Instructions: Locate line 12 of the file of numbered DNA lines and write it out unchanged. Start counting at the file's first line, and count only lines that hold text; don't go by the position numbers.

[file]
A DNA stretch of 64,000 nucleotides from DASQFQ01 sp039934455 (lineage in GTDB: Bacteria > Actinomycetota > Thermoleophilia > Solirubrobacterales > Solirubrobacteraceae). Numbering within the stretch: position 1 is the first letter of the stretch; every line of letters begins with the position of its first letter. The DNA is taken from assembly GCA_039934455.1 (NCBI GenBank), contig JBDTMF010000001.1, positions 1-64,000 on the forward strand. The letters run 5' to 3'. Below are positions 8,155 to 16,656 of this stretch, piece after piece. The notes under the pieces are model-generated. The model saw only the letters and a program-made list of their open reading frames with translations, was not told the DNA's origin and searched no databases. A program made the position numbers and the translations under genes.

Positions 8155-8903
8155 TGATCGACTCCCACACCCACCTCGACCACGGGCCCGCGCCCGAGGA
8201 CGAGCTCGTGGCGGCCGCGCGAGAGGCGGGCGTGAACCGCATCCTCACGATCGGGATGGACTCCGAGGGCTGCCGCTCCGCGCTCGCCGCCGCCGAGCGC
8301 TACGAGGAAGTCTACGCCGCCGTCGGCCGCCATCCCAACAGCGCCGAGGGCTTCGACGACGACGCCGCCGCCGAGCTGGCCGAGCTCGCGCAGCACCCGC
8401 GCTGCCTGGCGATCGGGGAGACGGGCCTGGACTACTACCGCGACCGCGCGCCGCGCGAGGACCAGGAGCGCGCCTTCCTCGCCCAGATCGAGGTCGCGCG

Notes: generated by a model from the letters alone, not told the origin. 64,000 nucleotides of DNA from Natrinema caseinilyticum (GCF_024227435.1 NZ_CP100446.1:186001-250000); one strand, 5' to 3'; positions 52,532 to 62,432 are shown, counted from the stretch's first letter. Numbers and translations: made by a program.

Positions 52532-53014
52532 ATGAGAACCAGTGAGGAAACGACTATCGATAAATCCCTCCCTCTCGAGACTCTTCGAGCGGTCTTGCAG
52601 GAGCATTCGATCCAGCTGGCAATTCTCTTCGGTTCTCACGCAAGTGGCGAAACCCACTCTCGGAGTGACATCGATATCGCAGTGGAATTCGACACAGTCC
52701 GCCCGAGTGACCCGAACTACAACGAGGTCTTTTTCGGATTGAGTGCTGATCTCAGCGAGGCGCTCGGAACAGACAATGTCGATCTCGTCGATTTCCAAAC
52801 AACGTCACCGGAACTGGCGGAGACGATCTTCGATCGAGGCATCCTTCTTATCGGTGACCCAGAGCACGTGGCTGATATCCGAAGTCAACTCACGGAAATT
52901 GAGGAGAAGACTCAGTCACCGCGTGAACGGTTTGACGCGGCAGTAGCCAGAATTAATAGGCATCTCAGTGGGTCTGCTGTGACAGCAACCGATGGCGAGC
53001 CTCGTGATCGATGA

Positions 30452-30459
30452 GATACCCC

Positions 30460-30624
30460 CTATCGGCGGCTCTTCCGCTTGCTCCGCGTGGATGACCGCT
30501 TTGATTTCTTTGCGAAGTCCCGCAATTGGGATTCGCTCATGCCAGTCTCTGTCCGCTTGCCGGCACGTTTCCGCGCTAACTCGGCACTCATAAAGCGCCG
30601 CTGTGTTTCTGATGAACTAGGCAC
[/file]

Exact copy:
52801 AACGTCACCGGAACTGGCGGAGACGATCTTCGATCGAGGCATCCTTCTTATCGGTGACCCAGAGCACGTGGCTGATATCCGAAGTCAACTCACGGAAATT